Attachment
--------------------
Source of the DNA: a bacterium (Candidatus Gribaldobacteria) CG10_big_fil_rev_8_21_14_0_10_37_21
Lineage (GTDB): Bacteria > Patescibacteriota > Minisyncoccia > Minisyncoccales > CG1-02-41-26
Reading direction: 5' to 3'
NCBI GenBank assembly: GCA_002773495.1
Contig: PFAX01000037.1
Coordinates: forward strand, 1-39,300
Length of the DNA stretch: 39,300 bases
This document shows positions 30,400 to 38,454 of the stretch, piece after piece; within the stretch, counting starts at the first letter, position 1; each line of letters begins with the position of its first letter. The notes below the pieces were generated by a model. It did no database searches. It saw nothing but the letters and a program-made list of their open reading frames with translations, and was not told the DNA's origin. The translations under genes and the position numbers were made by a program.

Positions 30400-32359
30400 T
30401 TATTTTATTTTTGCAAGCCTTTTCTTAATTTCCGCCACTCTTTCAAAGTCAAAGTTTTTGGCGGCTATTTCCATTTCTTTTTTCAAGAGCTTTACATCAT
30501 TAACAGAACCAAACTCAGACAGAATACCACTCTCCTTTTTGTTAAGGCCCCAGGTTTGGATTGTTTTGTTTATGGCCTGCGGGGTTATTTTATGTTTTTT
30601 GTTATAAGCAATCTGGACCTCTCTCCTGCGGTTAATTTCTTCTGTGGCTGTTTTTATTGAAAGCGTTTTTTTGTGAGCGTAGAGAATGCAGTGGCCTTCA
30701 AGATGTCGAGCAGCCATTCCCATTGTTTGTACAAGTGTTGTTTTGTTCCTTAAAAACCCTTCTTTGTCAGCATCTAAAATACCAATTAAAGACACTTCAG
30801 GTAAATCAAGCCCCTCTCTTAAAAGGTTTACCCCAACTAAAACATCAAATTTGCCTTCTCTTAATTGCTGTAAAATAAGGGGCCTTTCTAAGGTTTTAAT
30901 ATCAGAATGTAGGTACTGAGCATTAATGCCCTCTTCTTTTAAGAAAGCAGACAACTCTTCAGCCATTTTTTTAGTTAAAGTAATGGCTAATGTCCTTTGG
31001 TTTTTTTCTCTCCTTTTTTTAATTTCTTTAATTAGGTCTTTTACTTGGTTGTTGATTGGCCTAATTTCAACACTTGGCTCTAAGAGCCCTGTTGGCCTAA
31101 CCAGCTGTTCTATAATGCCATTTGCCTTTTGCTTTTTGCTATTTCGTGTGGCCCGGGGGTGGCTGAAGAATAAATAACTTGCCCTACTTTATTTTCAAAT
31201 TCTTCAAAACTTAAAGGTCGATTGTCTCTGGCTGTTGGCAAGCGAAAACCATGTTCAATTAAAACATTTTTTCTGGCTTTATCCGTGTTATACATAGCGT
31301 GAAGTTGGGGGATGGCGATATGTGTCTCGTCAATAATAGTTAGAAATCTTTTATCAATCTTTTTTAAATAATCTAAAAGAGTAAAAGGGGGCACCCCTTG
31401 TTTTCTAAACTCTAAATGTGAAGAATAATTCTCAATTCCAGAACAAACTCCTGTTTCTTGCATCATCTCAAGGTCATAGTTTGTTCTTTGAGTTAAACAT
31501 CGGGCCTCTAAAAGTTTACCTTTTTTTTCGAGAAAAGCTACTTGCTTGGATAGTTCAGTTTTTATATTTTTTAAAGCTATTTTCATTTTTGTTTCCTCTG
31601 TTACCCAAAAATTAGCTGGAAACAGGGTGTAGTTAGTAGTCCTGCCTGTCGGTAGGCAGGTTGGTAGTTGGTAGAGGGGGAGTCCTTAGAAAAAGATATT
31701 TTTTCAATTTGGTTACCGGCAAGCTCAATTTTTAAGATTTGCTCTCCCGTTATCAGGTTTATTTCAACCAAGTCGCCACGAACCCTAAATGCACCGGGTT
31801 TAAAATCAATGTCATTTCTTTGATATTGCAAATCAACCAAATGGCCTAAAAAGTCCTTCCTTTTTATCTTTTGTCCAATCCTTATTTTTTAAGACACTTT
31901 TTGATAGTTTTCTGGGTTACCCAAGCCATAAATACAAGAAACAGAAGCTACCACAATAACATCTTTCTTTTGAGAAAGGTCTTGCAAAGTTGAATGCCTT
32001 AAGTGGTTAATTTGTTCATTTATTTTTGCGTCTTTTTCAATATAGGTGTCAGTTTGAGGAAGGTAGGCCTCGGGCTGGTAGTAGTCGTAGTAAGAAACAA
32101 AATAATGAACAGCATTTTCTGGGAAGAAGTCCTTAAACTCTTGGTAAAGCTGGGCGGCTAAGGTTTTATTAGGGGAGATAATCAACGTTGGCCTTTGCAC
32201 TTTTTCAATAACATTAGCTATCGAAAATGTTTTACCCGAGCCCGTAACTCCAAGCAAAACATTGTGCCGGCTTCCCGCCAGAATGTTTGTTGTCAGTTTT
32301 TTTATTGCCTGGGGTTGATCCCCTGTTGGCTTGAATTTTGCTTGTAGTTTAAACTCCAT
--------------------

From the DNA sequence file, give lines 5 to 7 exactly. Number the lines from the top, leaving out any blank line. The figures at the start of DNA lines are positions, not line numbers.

Contig: PFAX01000037.1
Coordinates: forward strand, 1-39,300
Length of the DNA stretch: 39,300 bases